Restrooms: Yes – $1 per day.
Dining: There is a little restaurant/stall near the beach where you can grab some drinks, pastelillos, seafood dishes, and more. Otherwise, there are other restaurants within walking distance in the area.
There are occasional vendors selling ice cream, water, etc., though not as many as at Luquillo Beach.
Rentals: We didn’t see any options to rent chairs or umbrellas during our visit.
We also didn’t see options to rent equipment right from Seven Seas Beach, but as mentioned above, Pirate Snorkeling Shack and other small stands just a couple-minute walk down the road have kayaks, paddle boards, life jackets, snorkeling gear, etc.
Extra Notes on Visiting Luquillo Beaches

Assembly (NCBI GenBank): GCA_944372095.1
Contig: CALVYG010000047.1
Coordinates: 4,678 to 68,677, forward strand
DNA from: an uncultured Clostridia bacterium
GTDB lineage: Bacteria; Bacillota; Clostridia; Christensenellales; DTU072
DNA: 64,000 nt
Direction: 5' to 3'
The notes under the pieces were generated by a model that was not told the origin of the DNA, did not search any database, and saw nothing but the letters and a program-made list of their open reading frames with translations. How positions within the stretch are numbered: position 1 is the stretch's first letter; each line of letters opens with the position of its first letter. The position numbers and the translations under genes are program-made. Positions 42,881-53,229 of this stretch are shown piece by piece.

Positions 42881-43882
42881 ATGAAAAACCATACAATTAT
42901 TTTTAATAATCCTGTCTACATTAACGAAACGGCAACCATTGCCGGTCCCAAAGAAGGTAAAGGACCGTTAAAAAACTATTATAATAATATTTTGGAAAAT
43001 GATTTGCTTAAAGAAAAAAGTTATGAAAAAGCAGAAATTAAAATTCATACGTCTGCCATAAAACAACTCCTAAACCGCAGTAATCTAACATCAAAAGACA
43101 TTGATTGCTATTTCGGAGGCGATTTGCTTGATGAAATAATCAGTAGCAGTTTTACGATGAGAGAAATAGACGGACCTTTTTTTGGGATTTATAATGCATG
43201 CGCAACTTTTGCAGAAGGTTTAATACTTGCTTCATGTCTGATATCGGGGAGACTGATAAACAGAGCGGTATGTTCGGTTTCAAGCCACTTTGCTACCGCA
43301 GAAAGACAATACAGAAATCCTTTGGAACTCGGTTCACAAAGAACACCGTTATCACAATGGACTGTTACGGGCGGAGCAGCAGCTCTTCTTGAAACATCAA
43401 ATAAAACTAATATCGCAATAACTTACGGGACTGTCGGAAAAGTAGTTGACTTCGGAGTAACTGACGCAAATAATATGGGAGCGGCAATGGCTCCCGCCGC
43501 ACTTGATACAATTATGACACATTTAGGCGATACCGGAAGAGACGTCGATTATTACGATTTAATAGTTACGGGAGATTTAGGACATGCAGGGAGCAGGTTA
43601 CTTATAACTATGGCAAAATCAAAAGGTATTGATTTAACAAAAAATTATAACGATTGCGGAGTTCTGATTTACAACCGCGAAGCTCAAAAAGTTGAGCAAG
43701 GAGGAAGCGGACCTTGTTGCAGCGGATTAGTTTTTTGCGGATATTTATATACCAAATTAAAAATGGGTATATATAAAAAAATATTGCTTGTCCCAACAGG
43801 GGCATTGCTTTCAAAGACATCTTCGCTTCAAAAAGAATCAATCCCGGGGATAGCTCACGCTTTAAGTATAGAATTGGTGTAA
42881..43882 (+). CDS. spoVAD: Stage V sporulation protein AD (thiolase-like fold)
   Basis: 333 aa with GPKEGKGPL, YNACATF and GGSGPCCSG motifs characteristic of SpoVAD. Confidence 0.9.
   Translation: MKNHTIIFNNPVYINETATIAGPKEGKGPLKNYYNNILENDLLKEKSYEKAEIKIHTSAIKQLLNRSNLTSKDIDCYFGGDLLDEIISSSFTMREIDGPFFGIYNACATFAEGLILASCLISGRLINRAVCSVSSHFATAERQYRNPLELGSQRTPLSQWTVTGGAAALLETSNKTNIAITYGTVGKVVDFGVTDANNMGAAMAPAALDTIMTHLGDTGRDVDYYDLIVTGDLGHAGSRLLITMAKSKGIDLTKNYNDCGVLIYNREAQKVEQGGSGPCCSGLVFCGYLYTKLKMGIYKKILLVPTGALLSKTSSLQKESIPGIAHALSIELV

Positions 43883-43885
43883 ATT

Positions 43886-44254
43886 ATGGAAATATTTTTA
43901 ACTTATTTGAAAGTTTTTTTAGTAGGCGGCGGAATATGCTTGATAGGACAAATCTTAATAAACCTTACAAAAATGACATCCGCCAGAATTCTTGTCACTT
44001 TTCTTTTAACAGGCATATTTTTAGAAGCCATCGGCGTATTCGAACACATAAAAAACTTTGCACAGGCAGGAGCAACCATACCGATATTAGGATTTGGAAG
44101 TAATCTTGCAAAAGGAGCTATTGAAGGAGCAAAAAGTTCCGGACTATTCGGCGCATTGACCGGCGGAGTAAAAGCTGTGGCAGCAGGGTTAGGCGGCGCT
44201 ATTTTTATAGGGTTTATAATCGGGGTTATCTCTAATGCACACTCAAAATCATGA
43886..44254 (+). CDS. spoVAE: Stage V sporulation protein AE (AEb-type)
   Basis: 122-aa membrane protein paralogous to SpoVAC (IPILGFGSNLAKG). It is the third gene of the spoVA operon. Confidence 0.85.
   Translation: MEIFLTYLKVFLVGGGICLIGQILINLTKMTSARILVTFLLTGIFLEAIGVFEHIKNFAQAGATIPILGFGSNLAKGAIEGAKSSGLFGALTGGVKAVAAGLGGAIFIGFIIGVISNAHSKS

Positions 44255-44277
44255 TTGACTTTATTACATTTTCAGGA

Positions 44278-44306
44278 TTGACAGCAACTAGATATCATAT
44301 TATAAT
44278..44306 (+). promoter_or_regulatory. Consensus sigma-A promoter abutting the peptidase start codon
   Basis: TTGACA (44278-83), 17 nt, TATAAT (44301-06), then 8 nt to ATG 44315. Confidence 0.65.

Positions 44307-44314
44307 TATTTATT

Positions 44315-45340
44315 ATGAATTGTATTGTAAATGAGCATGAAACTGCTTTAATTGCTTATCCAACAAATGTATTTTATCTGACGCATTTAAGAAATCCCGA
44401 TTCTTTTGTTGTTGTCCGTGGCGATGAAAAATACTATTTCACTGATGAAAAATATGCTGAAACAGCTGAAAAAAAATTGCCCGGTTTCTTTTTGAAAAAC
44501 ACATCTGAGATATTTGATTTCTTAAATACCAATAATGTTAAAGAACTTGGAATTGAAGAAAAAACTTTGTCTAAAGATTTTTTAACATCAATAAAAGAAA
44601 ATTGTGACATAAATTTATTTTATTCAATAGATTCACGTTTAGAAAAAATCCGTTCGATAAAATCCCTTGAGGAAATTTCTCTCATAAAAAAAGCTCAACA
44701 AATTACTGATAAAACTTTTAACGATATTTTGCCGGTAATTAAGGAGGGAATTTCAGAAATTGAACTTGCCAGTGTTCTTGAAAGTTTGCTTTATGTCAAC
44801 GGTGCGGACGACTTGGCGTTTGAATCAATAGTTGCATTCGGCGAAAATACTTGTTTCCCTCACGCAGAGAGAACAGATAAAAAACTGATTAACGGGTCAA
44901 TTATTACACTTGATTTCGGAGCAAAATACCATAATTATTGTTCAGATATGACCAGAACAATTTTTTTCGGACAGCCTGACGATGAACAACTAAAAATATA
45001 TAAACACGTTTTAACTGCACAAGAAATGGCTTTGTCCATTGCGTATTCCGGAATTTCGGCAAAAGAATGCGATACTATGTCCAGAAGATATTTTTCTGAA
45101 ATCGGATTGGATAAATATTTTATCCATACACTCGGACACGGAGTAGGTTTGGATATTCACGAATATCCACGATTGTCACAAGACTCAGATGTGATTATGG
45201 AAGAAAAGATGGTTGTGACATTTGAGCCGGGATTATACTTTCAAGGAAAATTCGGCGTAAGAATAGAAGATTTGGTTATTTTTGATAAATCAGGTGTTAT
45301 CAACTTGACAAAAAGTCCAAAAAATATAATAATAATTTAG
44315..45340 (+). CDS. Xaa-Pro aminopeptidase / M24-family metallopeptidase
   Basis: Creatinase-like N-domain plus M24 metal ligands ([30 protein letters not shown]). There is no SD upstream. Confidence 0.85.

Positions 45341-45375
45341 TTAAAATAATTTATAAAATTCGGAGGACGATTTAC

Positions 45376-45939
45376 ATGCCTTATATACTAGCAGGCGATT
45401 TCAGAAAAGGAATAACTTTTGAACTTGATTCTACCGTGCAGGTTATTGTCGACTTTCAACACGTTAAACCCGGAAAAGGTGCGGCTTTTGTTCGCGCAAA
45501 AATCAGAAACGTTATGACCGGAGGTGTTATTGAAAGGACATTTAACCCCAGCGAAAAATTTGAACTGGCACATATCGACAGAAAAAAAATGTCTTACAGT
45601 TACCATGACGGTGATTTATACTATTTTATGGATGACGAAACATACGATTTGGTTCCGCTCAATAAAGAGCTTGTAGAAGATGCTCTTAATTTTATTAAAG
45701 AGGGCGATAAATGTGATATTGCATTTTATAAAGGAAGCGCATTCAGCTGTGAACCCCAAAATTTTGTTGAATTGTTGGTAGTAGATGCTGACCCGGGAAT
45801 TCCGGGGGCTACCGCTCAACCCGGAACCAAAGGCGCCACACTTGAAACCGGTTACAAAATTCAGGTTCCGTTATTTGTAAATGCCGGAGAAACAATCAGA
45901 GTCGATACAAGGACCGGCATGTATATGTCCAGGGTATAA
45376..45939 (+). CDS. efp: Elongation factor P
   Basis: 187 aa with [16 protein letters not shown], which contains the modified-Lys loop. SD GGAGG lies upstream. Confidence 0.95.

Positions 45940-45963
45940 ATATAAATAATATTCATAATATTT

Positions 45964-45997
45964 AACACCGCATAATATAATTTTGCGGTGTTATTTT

The sea around Luquillo can be very rough at times and currents can be strong, though it is known to be better for swimming than the areas around San Juan. Many of the beaches will have flags set up indicating the conditions. If a red flag is up, swimming is strongly not recommended. As always, know your abilities and use your best judgement.
Leave No Trace
Please do your part to keep these public beaches clean. Pack out your trash and pick up any you see lying around. Some of the beaches have trash cans along them.
This area of Puerto Rico is a popular turtle nesting area! Please do not disturb laying turtles or nests. Many nests in are marked, but some may not be yet, so keep an eye out when exploring the beaches and along the treeline.
If you are looking to rent gear, buy snacks from vendors, use the facilities, etc., bring cash. Some of the kiosks and food trucks around the beaches don’t always accept card either, so it’s a good idea to have some cash on hand.
There are so many beaches in this region that we didn’t have the chance to explore. Let us know if there’s any we should add to the list for our next visit!